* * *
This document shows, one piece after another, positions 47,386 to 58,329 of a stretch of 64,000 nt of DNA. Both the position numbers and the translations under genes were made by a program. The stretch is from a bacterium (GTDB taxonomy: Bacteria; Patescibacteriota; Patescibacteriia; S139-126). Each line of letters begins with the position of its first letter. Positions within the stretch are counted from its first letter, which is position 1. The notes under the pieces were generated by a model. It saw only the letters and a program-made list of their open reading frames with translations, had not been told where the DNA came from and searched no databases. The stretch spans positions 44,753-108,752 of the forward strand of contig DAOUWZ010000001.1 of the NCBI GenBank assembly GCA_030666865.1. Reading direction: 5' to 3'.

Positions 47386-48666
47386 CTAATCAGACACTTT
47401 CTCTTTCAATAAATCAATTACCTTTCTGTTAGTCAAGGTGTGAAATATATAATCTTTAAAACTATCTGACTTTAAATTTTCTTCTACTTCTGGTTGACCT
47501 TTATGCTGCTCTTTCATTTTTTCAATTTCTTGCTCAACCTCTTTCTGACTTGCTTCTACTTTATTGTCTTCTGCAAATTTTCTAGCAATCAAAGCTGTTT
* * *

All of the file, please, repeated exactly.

This document shows, one piece after another, positions 47,386 to 58,329 of a stretch of 64,000 nt of DNA. Both the position numbers and the translations under genes were made by a program. The stretch is from a bacterium (GTDB taxonomy: Bacteria; Patescibacteriota; Patescibacteriia; S139-126). Each line of letters begins with the position of its first letter. Positions within the stretch are counted from its first letter, which is position 1. The notes under the pieces were generated by a model. It saw only the letters and a program-made list of their open reading frames with translations, had not been told where the DNA came from and searched no databases. The stretch spans positions 44,753-108,752 of the forward strand of contig DAOUWZ010000001.1 of the NCBI GenBank assembly GCA_030666865.1. Reading direction: 5' to 3'.

Positions 47386-48666
47386 CTAATCAGACACTTT
47401 CTCTTTCAATAAATCAATTACCTTTCTGTTAGTCAAGGTGTGAAATATATAATCTTTAAAACTATCTGACTTTAAATTTTCTTCTACTTCTGGTTGACCT
47501 TTATGCTGCTCTTTCATTTTTTCAATTTCTTGCTCAACCTCTTTCTGACTTGCTTCTACTTTATTGTCTTCTGCAAATTTTCTAGCAATCAAAGCTGTTT